1
$\begingroup$

I am having trouble figuring out how to solve this problem using the Fourier series method. I'm not allowed to use methods of undetermined coefficient or variation of parameter. $$ y'' + 2y' + y = 25\cos(2t) $$ The general solution is obvious but I'm unable to find the particular solution. I tried to use the Fourier series representation of $25\cos(2t)$ but I get 0 for my $a_0$, $a_n$, and $b_n$. The only value that's not 0 is when my $n=2$, then my value becomes $25$.

In the book I use, this is called the steady state solution and Theorem 1 is called Forced Oscillation. I'm unable to apply the theorem because I am unable to obtain the Fourier coefficients.

Solution: $$ ce^{-t} + dte^{-t} -3\cos(2t)+4\sin(2t) $$

$\endgroup$
1
  • $\begingroup$ If $a_n$ and $b_n$ are the coefficients of the $\sin$ and $\cos$ terms in the Fourier series expansion, it makes sense that $a_n = b_n = 0$ for all $n\ne 2$, does it not? $\endgroup$
    – Xander Henderson
    Commented Sep 24, 2017 at 21:54

1 Answer 1

1
$\begingroup$

HINT

The idea is to assume that $$ y(x) = \sum_{n=0}^\infty \left[ a_n \sin(nx) + b_n \cos(nx)\right] $$ Now compute $y', y''$ and equate it to the right-hand side to get a recurrence relationship for $a_n$ and $b_n$ which you can solve.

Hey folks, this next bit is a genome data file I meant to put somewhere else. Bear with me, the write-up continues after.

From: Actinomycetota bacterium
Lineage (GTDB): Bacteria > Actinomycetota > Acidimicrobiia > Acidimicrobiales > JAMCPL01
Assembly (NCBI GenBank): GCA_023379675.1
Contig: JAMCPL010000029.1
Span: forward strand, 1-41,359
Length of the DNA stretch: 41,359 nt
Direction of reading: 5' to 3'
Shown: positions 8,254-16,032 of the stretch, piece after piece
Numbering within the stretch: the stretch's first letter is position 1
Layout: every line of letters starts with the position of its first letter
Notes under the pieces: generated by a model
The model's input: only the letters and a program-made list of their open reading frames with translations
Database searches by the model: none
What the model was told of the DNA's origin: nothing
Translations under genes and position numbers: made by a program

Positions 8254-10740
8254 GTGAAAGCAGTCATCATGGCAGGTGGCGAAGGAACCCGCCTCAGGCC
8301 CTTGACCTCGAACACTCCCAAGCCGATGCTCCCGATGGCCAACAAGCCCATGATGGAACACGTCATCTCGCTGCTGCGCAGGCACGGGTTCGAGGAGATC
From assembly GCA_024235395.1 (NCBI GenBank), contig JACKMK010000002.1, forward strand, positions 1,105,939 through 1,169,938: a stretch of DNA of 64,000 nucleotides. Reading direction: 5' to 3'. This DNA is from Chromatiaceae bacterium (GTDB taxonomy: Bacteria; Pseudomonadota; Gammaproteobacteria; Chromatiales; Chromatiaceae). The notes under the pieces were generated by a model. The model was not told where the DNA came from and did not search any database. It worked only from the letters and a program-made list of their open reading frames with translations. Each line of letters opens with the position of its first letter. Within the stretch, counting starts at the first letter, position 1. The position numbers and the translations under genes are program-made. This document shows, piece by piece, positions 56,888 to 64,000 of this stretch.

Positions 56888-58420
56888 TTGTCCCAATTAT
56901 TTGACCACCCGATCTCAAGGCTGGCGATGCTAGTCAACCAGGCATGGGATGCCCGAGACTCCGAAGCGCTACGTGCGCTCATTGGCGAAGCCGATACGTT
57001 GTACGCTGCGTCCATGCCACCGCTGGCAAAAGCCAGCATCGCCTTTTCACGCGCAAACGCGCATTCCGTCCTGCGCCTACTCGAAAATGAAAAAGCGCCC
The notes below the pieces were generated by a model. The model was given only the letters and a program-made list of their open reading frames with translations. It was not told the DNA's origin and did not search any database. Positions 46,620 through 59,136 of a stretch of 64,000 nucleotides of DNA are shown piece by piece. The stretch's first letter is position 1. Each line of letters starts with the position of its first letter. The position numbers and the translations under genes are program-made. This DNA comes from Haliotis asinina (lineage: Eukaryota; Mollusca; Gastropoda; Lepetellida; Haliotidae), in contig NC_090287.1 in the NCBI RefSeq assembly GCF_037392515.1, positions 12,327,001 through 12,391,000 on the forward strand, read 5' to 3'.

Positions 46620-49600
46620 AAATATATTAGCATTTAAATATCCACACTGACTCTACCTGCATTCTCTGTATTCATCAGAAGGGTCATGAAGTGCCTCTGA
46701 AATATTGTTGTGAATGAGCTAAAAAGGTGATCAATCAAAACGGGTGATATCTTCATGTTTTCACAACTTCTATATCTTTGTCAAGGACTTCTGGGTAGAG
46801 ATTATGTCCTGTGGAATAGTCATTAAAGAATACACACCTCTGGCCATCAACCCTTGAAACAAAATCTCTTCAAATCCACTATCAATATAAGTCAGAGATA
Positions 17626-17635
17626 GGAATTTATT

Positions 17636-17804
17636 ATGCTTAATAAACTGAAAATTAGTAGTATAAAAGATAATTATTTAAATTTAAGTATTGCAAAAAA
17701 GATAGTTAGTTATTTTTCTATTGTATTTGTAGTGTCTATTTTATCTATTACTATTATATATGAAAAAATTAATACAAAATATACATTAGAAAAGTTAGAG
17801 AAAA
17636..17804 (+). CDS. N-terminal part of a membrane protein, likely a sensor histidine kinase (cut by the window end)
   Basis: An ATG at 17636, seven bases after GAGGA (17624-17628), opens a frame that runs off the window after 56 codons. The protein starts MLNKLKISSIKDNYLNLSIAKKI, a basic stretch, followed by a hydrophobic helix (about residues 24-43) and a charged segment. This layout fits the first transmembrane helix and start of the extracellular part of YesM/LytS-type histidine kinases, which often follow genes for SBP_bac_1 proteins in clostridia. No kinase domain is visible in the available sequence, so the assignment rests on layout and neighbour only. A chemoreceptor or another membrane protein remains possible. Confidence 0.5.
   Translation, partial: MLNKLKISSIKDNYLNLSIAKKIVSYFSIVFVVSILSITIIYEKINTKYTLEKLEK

$\endgroup$
3
  • $\begingroup$ I'm not sure that's how I'm supposed to solve the problem. books.google.com/… Look at page 70. The formula there is the one I'm supposed to use to solve the problem. $\endgroup$
    – Help Me
    Commented Sep 24, 2017 at 22:53
  • $\begingroup$ @HelpMe on pp.69-70 it seems to describe exactly the approach i advised you to take and Theorem 1 is really the final result of that approach. Knowing that will save you the arithmetic. Why don't you simply plug in? $\endgroup$
    – gt6989b
    Commented Sep 25, 2017 at 0:33
  • $\begingroup$ Thanks for clarifying. I just wanted to make sure I wasn't practicing the wrong method. $\endgroup$
    – Help Me
    Commented Sep 25, 2017 at 4:31

You must log in to answer this question.

Not the answer you're looking for? Browse other questions tagged .